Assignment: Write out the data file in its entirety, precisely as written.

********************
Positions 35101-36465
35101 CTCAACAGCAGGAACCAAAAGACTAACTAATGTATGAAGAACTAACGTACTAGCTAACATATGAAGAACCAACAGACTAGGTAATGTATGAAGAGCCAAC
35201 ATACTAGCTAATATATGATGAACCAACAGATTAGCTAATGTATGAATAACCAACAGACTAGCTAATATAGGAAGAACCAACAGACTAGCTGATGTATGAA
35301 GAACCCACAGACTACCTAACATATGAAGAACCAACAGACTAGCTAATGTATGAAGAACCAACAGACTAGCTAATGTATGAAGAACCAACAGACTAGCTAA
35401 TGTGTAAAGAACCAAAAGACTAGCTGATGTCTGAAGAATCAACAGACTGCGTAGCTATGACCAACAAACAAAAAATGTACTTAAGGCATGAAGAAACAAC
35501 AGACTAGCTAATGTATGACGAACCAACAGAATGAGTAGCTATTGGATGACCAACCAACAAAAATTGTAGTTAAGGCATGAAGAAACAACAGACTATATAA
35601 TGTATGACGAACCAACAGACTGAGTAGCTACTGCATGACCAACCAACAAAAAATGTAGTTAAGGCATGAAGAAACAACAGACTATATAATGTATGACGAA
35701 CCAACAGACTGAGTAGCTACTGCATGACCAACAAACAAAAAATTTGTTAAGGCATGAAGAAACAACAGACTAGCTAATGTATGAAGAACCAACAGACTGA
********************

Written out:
Positions 35101-36465
35101 CTCAACAGCAGGAACCAAAAGACTAACTAATGTATGAAGAACTAACGTACTAGCTAACATATGAAGAACCAACAGACTAGGTAATGTATGAAGAGCCAAC
35201 ATACTAGCTAATATATGATGAACCAACAGATTAGCTAATGTATGAATAACCAACAGACTAGCTAATATAGGAAGAACCAACAGACTAGCTGATGTATGAA
35301 GAACCCACAGACTACCTAACATATGAAGAACCAACAGACTAGCTAATGTATGAAGAACCAACAGACTAGCTAATGTATGAAGAACCAACAGACTAGCTAA
35401 TGTGTAAAGAACCAAAAGACTAGCTGATGTCTGAAGAATCAACAGACTGCGTAGCTATGACCAACAAACAAAAAATGTACTTAAGGCATGAAGAAACAAC
35501 AGACTAGCTAATGTATGACGAACCAACAGAATGAGTAGCTATTGGATGACCAACCAACAAAAATTGTAGTTAAGGCATGAAGAAACAACAGACTATATAA
35601 TGTATGACGAACCAACAGACTGAGTAGCTACTGCATGACCAACCAACAAAAAATGTAGTTAAGGCATGAAGAAACAACAGACTATATAATGTATGACGAA
35701 CCAACAGACTGAGTAGCTACTGCATGACCAACAAACAAAAAATTTGTTAAGGCATGAAGAAACAACAGACTAGCTAATGTATGAAGAACCAACAGACTGA